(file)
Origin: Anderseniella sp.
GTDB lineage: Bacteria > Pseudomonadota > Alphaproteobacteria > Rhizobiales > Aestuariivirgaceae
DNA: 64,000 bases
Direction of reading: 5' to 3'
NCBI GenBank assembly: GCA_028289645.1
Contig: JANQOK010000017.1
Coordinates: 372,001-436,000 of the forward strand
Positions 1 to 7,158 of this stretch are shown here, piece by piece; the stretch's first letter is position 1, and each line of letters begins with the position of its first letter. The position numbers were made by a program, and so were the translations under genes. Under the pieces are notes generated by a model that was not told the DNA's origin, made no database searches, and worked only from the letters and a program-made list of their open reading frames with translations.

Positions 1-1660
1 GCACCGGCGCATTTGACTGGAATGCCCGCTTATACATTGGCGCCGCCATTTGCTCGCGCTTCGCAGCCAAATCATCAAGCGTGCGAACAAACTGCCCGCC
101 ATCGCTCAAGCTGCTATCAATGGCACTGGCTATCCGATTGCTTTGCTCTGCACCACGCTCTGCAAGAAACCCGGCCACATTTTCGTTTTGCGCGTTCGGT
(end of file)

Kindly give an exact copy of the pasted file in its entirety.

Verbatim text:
Origin: Anderseniella sp.
GTDB lineage: Bacteria > Pseudomonadota > Alphaproteobacteria > Rhizobiales > Aestuariivirgaceae
DNA: 64,000 bases
Direction of reading: 5' to 3'
NCBI GenBank assembly: GCA_028289645.1
Contig: JANQOK010000017.1
Coordinates: 372,001-436,000 of the forward strand
Positions 1 to 7,158 of this stretch are shown here, piece by piece; the stretch's first letter is position 1, and each line of letters begins with the position of its first letter. The position numbers were made by a program, and so were the translations under genes. Under the pieces are notes generated by a model that was not told the DNA's origin, made no database searches, and worked only from the letters and a program-made list of their open reading frames with translations.

Positions 1-1660
1 GCACCGGCGCATTTGACTGGAATGCCCGCTTATACATTGGCGCCGCCATTTGCTCGCGCTTCGCAGCCAAATCATCAAGCGTGCGAACAAACTGCCCGCC
101 ATCGCTCAAGCTGCTATCAATGGCACTGGCTATCCGATTGCTTTGCTCTGCACCACGCTCTGCAAGAAACCCGGCCACATTTTCGTTTTGCGCGTTCGGT